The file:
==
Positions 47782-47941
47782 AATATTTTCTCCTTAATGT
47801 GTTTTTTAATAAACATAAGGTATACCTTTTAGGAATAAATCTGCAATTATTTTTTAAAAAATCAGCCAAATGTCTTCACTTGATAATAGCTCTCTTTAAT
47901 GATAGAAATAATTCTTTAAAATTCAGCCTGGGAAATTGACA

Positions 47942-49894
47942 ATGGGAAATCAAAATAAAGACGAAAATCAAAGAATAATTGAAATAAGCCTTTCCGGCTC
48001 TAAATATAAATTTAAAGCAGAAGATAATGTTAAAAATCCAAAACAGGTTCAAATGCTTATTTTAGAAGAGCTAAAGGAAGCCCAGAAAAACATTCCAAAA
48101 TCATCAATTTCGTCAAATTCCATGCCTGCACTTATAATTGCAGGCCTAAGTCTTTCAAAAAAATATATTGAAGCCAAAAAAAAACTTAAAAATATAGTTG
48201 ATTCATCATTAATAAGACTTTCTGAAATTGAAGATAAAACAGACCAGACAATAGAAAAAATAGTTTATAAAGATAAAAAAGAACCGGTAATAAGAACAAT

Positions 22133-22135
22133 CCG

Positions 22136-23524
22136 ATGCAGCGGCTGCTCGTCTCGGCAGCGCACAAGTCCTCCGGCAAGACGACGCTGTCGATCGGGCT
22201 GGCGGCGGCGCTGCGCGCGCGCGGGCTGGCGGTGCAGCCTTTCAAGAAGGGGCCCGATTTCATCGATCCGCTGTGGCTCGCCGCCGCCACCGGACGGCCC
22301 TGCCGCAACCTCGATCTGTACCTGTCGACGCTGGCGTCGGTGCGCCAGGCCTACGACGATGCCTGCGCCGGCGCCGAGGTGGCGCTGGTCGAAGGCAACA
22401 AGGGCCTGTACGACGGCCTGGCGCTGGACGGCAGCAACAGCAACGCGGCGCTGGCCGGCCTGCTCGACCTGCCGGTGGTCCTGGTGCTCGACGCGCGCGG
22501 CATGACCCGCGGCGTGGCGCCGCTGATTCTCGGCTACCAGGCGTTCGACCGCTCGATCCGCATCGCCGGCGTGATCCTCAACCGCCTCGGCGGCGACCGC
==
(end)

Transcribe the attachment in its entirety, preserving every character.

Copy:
Positions 47782-47941
47782 AATATTTTCTCCTTAATGT
47801 GTTTTTTAATAAACATAAGGTATACCTTTTAGGAATAAATCTGCAATTATTTTTTAAAAAATCAGCCAAATGTCTTCACTTGATAATAGCTCTCTTTAAT
47901 GATAGAAATAATTCTTTAAAATTCAGCCTGGGAAATTGACA

Positions 47942-49894
47942 ATGGGAAATCAAAATAAAGACGAAAATCAAAGAATAATTGAAATAAGCCTTTCCGGCTC
48001 TAAATATAAATTTAAAGCAGAAGATAATGTTAAAAATCCAAAACAGGTTCAAATGCTTATTTTAGAAGAGCTAAAGGAAGCCCAGAAAAACATTCCAAAA
48101 TCATCAATTTCGTCAAATTCCATGCCTGCACTTATAATTGCAGGCCTAAGTCTTTCAAAAAAATATATTGAAGCCAAAAAAAAACTTAAAAATATAGTTG
48201 ATTCATCATTAATAAGACTTTCTGAAATTGAAGATAAAACAGACCAGACAATAGAAAAAATAGTTTATAAAGATAAAAAAGAACCGGTAATAAGAACAAT

Positions 22133-22135
22133 CCG

Positions 22136-23524
22136 ATGCAGCGGCTGCTCGTCTCGGCAGCGCACAAGTCCTCCGGCAAGACGACGCTGTCGATCGGGCT
22201 GGCGGCGGCGCTGCGCGCGCGCGGGCTGGCGGTGCAGCCTTTCAAGAAGGGGCCCGATTTCATCGATCCGCTGTGGCTCGCCGCCGCCACCGGACGGCCC
22301 TGCCGCAACCTCGATCTGTACCTGTCGACGCTGGCGTCGGTGCGCCAGGCCTACGACGATGCCTGCGCCGGCGCCGAGGTGGCGCTGGTCGAAGGCAACA
22401 AGGGCCTGTACGACGGCCTGGCGCTGGACGGCAGCAACAGCAACGCGGCGCTGGCCGGCCTGCTCGACCTGCCGGTGGTCCTGGTGCTCGACGCGCGCGG
22501 CATGACCCGCGGCGTGGCGCCGCTGATTCTCGGCTACCAGGCGTTCGACCGCTCGATCCGCATCGCCGGCGTGATCCTCAACCGCCTCGGCGGCGACCGC